“While 3 operators will be running all 3 stations almost 24h a day, the rest of 3 operators will have sufficient time to relax after high pileups and to visit the island entirely. No wonder everyone of us want to meet the island as much as possible. There’s no other place like
Easter Island (small dot on the Globe Photo – right) is a volcanic high island, consisting mainly of three extinct coalesced volcanoes: Terevaka (altitude 507 metres) forms the bulk of the island. Two other volcanoes, Poike and Rano Kau, form the eastern and southern headlands and give the island its roughly triangular shape. There are numerous lesser cones and other volcanic features, including the crater Rano Raraku, the cinder cone Puna Pau and many volcanic caves including
The period when the statues were produced remains disputed, with estimates ranging from 400 CE to 1500–1700 CE. Almost all (95%) moai were carved out of distinctive, compressed, easily worked volcanic ash or tuff found at a single site inside the extinct volcano Rano Raraku. The native islanders who carved them used only stone hand chisels, mainly basalt toki, which still lie in place all over the quarry. The stone chisels were re-sharpened by chipping off a new edge when dulled. The volcanic stone the moai were carved from was first wet to soften it before sculpting began, then again periodically during the process. While many teams worked on different statues at the same time, a single moai would take a team of five or six men approximately one year to complete. Each statue represents a deceased long-ear chief or important person. Only a quarter of the statues were installed, while nearly half still remain in the quarry at Rano Raraku and the rest elsewhere on the island, probably on their way to final locations. The largest moai is known as “Paro” weighing 82 tons. There are several others close to this size.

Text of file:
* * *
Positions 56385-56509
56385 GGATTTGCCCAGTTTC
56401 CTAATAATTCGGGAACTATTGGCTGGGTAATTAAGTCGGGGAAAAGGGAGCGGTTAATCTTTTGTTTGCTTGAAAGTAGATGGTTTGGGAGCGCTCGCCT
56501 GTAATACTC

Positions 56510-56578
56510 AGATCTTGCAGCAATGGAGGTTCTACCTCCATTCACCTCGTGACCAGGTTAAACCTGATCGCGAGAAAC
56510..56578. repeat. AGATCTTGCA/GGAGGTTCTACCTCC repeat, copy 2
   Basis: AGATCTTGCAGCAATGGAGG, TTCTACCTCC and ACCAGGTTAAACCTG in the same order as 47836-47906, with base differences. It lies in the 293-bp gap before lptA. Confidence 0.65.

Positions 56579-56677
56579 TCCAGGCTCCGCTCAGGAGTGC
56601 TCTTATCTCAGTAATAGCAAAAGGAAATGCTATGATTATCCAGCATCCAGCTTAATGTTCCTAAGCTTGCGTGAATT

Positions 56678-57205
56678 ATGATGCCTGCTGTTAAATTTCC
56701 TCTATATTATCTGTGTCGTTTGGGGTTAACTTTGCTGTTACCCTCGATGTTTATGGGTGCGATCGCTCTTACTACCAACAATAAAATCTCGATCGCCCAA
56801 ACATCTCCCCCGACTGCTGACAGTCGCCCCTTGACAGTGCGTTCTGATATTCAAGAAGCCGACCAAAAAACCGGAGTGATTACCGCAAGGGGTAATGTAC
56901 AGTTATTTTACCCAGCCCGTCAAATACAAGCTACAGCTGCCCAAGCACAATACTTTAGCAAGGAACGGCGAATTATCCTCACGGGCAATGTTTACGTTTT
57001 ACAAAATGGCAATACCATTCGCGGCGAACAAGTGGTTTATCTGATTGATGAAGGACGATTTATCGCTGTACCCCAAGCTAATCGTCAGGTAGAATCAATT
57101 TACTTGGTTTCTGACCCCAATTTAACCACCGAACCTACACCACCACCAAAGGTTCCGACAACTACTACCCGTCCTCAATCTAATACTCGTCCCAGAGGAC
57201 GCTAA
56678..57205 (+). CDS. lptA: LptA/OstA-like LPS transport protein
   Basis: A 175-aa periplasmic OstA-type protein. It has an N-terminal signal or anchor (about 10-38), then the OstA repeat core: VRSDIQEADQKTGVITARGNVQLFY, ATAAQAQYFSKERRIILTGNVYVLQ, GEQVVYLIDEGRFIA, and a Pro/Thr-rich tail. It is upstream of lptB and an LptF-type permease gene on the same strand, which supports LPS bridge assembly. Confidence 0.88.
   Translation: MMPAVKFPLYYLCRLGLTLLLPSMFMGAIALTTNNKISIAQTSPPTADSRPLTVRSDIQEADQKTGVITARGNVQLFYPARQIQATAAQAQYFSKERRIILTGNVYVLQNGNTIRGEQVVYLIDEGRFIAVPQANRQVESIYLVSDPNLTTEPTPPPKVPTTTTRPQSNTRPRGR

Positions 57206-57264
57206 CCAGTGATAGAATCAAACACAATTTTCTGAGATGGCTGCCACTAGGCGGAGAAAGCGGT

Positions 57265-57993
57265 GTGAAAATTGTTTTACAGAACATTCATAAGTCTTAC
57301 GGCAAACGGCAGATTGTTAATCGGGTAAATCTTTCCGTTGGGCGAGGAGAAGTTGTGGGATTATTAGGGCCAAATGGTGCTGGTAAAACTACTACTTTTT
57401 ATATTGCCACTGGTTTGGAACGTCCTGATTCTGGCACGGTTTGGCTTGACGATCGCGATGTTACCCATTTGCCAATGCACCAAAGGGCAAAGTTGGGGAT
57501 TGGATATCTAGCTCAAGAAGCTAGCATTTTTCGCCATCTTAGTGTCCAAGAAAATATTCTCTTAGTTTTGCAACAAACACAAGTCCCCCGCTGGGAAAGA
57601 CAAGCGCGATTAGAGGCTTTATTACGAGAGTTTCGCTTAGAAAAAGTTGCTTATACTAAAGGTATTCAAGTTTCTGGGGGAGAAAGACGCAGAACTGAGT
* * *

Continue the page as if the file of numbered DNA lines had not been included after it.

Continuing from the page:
Moving the huge statues required a miro manga erua, a Y-shaped sledge with cross pieces, pulled with ropes made from the tough bark of the hau-hau tree, and tied fast around the statue’s neck. Anywhere from 180 to 250 men were required for pulling, depending on the size of the moai. Some 50 of the now standing statues have been re-erected in modern times. The first moai was re-erected on the beach of Anakena in 1958 using traditional methods during an expedition to the island by Thor Heyerdahl. (Photo right– Aeriel view of Easter Island from Space ‘ISS’)
Logs plan to be uploaded once a day around local midnight or morning hours (so approx. 6.00 or 12 UTC hours). Detailed Qsl information can also be found on the website at http://rapanui2009.org/ .
High on my ”IOTA Wanted” list, I wish all the team a safe journey and look forward to hearing them from Easter Island!
73 de Charles…